Reduce speed plea from grieving mum

Southmoor School pupils l-r  Thomas Lally, Charlotte Chatterton, Hannah Forrest and Michael Beattie pictured with Karen Hylton (centre) who son, Daniel Evans,  was killed crossing the road outside Southmoor School in 2007. The group are holding placards urging motorists to slow down outside schools.
Southmoor School pupils l-r Thomas Lally, Charlotte Chatterton, Hannah Forrest and Michael Beattie pictured with Karen Hylton (centre) who son, Daniel Evans, was killed crossing the road outside Southmoor School in 2007. The group are holding placards urging motorists to slow down outside schools.
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A MUM who lost her son in an accident is urging drivers to reduce their speed after new figures revealed an increase in casualties on North East roads.

More than 450 children were killed or seriously injured on the region’s roads last year, up by more than 100 on last year’s 354 casualties.

Karon Hylton, whose son Daniel Evans died in 2007 after suffering serious head injuries in a road accident close to Southmoor School in Sunderland, has been left stunned at the spiralling casualties.

Karon, 37, from Easington, said: “It’s really shocked me, words can’t describe. There’s no reason for it to increase. It’s thrown me to think of so many families going through what I had to go through.

“We should strive more to make drivers more aware and make them more responsible. We need more reduced speed limits and to then enforce them.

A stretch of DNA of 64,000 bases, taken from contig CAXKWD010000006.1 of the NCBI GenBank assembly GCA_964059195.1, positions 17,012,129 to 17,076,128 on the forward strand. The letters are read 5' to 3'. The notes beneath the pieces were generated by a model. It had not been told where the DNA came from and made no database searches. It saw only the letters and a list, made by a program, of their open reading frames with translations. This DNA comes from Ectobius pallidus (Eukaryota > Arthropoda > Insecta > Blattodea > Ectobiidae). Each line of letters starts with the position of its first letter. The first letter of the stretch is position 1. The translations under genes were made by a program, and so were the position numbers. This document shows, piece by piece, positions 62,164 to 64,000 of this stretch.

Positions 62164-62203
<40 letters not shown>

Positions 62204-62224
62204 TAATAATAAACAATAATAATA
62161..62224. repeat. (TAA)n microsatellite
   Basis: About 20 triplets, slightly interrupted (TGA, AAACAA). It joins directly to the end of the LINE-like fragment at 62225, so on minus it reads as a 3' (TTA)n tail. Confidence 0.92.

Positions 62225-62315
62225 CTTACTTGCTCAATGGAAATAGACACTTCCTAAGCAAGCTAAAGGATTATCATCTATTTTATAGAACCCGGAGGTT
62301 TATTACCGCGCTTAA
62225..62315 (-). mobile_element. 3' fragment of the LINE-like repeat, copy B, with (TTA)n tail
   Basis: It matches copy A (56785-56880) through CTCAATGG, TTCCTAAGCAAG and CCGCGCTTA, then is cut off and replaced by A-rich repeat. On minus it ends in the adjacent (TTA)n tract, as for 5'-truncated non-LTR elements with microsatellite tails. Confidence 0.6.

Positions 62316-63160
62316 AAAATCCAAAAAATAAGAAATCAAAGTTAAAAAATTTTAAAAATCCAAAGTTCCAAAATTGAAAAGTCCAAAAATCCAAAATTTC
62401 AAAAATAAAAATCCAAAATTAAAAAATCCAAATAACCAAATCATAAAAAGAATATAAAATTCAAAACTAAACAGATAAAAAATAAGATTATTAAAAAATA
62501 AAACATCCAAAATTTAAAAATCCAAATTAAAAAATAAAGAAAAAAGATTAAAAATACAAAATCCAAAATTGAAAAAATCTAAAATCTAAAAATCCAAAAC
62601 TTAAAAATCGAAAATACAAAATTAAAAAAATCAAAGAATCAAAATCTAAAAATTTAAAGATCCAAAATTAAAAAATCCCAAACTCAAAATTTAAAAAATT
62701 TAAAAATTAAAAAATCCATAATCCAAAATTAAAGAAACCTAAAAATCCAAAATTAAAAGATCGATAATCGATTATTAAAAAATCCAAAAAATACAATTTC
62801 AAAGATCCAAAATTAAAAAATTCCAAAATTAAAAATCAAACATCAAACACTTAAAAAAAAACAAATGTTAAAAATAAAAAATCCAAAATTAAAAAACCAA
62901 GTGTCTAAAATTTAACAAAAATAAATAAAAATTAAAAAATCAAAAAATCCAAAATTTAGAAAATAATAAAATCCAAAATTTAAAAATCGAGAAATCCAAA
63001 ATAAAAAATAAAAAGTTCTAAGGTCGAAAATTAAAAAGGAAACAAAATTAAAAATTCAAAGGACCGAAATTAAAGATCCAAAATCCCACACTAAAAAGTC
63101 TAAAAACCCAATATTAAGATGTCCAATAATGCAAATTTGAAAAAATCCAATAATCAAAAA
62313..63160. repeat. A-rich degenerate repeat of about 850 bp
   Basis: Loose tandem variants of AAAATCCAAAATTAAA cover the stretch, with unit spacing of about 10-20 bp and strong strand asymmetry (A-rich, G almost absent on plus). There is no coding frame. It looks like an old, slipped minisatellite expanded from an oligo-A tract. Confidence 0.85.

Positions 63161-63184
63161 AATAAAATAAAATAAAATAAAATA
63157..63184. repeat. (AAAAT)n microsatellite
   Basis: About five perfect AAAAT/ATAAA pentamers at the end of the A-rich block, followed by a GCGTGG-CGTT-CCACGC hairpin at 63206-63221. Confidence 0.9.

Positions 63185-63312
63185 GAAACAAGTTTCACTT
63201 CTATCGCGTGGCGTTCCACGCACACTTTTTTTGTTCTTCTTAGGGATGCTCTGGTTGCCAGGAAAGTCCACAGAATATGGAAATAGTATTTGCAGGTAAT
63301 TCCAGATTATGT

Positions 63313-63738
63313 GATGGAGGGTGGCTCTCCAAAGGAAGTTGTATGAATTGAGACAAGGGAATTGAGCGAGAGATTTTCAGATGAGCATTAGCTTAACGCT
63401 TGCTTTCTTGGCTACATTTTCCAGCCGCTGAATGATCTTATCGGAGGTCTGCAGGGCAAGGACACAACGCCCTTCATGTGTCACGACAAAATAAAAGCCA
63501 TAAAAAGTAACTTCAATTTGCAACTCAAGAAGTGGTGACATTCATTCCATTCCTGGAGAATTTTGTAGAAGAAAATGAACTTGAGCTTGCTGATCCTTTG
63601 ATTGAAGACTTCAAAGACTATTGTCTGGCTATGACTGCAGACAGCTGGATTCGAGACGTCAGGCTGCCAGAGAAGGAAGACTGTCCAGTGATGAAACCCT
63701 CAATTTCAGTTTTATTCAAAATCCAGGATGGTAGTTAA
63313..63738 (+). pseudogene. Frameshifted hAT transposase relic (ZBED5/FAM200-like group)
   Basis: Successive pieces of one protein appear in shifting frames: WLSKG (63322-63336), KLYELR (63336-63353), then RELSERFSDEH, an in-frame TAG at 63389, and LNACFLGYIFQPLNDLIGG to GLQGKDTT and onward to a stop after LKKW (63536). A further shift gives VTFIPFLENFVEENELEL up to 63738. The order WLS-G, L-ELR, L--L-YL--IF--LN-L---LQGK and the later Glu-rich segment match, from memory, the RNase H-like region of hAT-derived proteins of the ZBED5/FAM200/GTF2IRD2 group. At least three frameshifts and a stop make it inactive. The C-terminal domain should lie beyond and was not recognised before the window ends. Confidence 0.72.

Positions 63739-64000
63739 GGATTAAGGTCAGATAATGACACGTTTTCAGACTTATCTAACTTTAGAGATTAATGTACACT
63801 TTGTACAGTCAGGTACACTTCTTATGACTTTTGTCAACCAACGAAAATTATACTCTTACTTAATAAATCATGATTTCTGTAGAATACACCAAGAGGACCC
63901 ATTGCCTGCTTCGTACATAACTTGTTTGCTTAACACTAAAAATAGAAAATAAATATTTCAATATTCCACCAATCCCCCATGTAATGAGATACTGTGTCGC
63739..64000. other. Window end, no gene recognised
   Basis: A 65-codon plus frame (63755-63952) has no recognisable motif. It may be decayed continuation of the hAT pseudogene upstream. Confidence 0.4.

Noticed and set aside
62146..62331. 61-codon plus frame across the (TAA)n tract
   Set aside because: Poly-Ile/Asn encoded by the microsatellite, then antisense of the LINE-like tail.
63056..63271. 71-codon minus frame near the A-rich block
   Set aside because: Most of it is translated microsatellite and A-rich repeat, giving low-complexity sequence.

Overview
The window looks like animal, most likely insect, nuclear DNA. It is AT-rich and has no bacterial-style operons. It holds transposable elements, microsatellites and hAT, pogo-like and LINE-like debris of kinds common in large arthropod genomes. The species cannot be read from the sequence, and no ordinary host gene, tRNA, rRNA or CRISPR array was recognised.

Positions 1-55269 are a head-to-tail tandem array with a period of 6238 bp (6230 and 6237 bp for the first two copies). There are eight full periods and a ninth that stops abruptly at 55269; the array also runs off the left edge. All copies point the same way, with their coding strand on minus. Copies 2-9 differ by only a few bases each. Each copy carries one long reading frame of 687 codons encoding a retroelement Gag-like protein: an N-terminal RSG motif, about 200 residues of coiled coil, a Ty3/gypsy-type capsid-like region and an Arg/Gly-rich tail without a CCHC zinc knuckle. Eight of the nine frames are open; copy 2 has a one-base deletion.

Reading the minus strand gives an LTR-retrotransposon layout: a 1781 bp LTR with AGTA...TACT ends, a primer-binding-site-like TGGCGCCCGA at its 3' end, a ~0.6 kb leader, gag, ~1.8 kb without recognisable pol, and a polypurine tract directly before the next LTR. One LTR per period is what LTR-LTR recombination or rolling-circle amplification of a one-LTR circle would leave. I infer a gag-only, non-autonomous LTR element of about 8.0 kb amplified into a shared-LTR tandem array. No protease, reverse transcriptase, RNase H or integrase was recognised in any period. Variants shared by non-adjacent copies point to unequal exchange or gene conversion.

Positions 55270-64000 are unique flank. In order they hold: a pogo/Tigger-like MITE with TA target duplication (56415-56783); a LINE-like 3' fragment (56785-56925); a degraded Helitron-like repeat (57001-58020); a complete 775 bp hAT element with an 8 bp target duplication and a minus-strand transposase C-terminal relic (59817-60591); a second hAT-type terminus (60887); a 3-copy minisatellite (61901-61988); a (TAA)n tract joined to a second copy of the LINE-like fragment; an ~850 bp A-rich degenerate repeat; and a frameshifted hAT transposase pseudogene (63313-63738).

“I don’t think there’s enough done to make people aware that their actions can cause devastation.”

Daniel Evans: The scene at the junction of Rainford Avenue and Stratford Avenue (taken from Stratford Avenue) where Daniel Evans, 14, was killed after being hit by a red Renault Megane car.

Daniel Evans: The scene at the junction of Rainford Avenue and Stratford Avenue (taken from Stratford Avenue) where Daniel Evans, 14, was killed after being hit by a red Renault Megane car.

The latest figures, which have been compiled by road safety charity Brake, reveal the number of child road casualties is on the rise.

Karon added: “Losing a child causes pain and devastation and it’s something no family should have to go through.

“I just hope people take notice of this statistics and realise there’s no need to speed and to just watch out for children and pedestrians.”

Julie Townsend, Brake’s campaign director, said: “We support families whose children have been killed or maimed on roads, so we know the terrible devastation these tragedies cause, yet many could be prevented by drivers taking the simple step of slowing down in communities.

“You never know when a child might make a mistake and run out.

“Your slower driving could save their life.

“At 20mph or lower, you stand a good chance of stopping in time if a child runs out three cars lengths ahead.

“At 30mph or more, you would barely slow down before hitting them, potentially with catastrophic results.”

@SunderlandEcho